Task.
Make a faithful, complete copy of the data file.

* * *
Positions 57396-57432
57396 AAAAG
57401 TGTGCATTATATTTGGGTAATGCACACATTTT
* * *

Positions 57396-57432
57396 AAAAG
57401 TGTGCATTATATTTGGGTAATGCACACATTTT